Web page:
you’re looking for a versatile distortion to cover a wide range of hot-rodded British tones.
you are after a distortion that cops tones with a more American voicing, à la Mesa/Boogie.
|Download Example 1|
|Download Example 2|
|Ibanez 1978 Iceman into a 1973 Marshall Super Bass with a Bogner 4x12|
The Pinnacle Distortion is one of the more aggressive-sounding distortions in the Wampler line. The pedal was designed to cover light to heavier overdrive, but dishing out the famous Van Halen “brown sound” is where its heart really lies. The Pinnacle relies on two separate EQ controls, dubbed Tone and Contour, to shape its overall sound, coupled with separate volume and gain controls. In between the four knobs are two mini-switches, the first toggling the voicing between vintage and modern modes, and the second between normal and boosted gain amounts.
For testing out the Pinnacle, I used a 1978 Gibson Les Paul Custom with a Bareknuckle Warpig in the bridge and a Vox AC30 reissue combo. With both the Tone and Contour controls set at noon, I gradually increased the gain on the unboosted vintage mode, and let loose a flurry of Jake E. Lee-inspired rhythm work. The tone was extremely impressive, with smooth, pleasing highs and soft yet aggressive lows coupled with a really grinding midrange. I could really hear the brown sound influence here, and wow, was it close.
Knowing that a lot of the original tone was due to a low-output PAF in Eddie’s original guitar, I switched out my guitar to a 1978 Ibanez Iceman set neck with a Seymour Duncan ’59 humbucker in the bridge. The clarity of the tone after this change was certainly noticeable, with a great, spongy low end to boot. While this tone was fantastic, the resulting sounds that I was able to coax out of the Pinnacle with very small adjustments to the EQ were even more impressive. The Tone and Contour controls are extremely sensitive and powerful, almost to the point of going overboard. The Pinnacle is capable of some really over-the-top, biting distortion, so it’s best to be conservative when setting the EQ knobs. With the modern mode and boost engaged, the pedal can get into thrash metal territory if you raise the Contour control to higher levels. It almost turns the pedal into an entirely different beast, one that only moment before was singing some awfully inspiring, smooth vintage tones. Even at these extreme settings, the Pinnacle’s low end stayed tight and present, even after switching back to the Les Paul with the much hotter humbucker. Flipping back to the vintage mode and leaving the boost on let the low end loosen up a bit, gave me back that great vintage British amp sag that Billy Gibbons and Cream-era Eric Clapton helped make famous, especially on the neck pickup with the tone rolled off a little bit.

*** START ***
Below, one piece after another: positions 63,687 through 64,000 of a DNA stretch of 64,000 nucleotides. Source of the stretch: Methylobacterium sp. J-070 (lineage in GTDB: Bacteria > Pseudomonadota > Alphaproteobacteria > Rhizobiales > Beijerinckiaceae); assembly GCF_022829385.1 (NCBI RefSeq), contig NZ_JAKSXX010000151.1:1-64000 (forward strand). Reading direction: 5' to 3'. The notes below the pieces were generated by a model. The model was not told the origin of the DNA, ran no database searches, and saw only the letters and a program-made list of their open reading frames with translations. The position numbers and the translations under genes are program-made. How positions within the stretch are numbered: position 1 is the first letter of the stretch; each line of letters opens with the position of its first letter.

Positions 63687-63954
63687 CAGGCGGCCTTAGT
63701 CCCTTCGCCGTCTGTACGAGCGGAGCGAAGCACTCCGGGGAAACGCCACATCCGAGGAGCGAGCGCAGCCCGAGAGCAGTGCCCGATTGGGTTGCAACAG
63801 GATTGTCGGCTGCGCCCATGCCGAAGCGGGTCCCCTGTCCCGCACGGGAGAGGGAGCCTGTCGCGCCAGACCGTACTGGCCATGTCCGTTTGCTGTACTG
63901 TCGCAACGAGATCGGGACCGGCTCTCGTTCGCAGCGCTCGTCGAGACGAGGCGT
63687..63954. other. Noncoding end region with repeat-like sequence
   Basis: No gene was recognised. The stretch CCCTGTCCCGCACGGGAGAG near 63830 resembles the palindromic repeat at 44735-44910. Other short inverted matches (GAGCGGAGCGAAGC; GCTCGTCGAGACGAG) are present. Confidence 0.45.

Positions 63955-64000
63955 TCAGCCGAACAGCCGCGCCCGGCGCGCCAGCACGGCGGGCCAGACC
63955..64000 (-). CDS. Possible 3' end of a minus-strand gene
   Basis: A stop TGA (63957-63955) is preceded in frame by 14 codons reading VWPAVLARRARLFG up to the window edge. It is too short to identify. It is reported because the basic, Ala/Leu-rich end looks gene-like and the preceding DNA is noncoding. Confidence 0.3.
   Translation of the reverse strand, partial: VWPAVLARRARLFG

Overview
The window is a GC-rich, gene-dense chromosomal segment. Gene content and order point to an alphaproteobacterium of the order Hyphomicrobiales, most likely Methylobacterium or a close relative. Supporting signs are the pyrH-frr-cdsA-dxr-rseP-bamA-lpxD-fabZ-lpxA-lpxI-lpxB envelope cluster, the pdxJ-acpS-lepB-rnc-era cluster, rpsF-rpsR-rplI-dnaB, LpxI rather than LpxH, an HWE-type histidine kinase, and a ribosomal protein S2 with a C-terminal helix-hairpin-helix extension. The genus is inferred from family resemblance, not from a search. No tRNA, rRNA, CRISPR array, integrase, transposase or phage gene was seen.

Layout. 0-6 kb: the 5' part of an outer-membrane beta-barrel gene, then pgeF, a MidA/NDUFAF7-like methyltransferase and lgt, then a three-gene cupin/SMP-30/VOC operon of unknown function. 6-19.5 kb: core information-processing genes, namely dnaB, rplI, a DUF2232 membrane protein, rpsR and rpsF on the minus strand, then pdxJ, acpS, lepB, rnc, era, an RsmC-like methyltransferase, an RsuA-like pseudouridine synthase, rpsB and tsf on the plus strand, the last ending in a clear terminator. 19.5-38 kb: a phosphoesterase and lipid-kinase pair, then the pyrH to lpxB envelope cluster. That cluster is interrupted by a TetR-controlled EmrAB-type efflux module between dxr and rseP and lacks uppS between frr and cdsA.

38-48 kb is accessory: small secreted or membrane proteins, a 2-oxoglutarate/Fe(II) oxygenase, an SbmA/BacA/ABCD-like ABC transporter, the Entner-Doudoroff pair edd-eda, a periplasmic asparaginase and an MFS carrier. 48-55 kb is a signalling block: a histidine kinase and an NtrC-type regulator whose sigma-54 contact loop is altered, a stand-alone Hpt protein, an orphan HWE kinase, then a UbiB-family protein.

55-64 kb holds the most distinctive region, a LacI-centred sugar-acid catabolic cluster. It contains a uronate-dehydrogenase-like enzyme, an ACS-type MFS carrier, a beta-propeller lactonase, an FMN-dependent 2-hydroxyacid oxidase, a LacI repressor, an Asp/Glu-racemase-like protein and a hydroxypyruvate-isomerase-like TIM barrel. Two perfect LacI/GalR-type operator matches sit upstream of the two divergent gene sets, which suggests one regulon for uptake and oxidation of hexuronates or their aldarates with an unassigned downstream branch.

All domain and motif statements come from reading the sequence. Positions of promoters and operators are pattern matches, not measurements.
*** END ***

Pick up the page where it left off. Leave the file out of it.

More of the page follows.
The Pinnacle certainly achieves its goal of giving very convincing early-‘80s hard rock tones, but what really blew me away was its ability to get so many other sounds. However, extreme settings can sometimes give off a harsh and unruly sound, so being careful with the EQ positions is advised. I don’t think this is a downfall of the pedal, though. Actually, I like the fact that Wampler designed the Pinnacle to have the ability to go into these other tonal territories, as it helps give it more range for whatever rig is being used. Some darker amps could benefit from the added brightness of the higher EQ settings, and some rigs with a brighter edge might be improved with the opposite. Either way, the Wampler Pinnacle is flat-out a great distortion device, one of those pedals that makes you want to keep doing what we all love: play guitar!
you’re looking for a pedal that can cover a lot of British-voiced distortion tones.
American-flavored distortion tones are your thing.